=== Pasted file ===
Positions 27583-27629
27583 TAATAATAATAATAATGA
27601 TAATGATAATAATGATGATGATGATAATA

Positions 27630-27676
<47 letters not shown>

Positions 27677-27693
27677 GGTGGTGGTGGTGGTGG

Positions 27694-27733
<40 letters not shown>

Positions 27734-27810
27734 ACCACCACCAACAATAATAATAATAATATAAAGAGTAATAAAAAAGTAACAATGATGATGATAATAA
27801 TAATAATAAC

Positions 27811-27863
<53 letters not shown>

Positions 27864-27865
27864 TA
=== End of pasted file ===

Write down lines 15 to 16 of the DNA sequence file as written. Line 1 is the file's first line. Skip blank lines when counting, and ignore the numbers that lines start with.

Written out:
Positions 27864-27865
27864 TA